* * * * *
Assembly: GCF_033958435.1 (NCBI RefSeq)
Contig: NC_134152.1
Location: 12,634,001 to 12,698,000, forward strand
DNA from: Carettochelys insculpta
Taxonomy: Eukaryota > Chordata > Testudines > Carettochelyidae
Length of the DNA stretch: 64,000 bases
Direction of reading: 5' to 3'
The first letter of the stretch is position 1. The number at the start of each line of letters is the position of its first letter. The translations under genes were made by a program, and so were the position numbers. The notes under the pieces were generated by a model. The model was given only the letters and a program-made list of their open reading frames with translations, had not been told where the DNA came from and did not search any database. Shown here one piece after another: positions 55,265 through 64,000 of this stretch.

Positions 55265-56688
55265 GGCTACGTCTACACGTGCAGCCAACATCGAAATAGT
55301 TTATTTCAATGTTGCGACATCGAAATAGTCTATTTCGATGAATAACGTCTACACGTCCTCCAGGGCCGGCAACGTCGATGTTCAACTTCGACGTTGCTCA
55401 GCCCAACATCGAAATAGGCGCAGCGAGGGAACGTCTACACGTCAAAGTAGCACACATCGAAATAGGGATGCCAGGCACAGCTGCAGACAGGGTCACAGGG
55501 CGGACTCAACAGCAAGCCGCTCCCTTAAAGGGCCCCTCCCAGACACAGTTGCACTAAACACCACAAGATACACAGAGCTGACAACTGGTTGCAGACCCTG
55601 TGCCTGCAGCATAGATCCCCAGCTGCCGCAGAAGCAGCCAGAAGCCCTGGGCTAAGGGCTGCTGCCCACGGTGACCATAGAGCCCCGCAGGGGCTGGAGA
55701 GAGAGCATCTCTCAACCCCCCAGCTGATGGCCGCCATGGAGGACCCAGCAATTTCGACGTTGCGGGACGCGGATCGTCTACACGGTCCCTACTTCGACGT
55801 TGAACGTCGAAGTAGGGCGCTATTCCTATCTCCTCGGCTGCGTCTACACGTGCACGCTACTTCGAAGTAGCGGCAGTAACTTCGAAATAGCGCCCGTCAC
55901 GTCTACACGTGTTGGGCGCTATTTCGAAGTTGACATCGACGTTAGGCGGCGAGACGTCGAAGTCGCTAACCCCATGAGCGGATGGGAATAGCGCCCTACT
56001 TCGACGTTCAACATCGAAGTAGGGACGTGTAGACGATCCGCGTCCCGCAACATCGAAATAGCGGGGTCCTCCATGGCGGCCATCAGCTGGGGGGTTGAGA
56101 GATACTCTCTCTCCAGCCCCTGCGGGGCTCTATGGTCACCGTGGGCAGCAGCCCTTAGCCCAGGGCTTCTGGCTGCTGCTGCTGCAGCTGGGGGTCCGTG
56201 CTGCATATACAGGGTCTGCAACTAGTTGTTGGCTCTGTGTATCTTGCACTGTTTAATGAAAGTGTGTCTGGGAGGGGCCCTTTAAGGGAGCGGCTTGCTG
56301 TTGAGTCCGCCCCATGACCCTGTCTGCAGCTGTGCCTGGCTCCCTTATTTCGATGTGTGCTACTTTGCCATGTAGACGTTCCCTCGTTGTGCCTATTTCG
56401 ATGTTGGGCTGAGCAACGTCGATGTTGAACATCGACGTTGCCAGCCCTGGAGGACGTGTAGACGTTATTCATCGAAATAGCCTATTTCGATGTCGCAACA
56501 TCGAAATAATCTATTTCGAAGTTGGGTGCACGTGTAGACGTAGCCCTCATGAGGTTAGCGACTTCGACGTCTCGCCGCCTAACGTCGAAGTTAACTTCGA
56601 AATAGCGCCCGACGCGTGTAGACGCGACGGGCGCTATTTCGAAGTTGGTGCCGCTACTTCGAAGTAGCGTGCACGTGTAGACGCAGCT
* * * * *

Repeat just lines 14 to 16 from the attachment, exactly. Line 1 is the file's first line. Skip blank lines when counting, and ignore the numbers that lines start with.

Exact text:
55601 TGCCTGCAGCATAGATCCCCAGCTGCCGCAGAAGCAGCCAGAAGCCCTGGGCTAAGGGCTGCTGCCCACGGTGACCATAGAGCCCCGCAGGGGCTGGAGA
55701 GAGAGCATCTCTCAACCCCCCAGCTGATGGCCGCCATGGAGGACCCAGCAATTTCGACGTTGCGGGACGCGGATCGTCTACACGGTCCCTACTTCGACGT
55801 TGAACGTCGAAGTAGGGCGCTATTCCTATCTCCTCGGCTGCGTCTACACGTGCACGCTACTTCGAAGTAGCGGCAGTAACTTCGAAATAGCGCCCGTCAC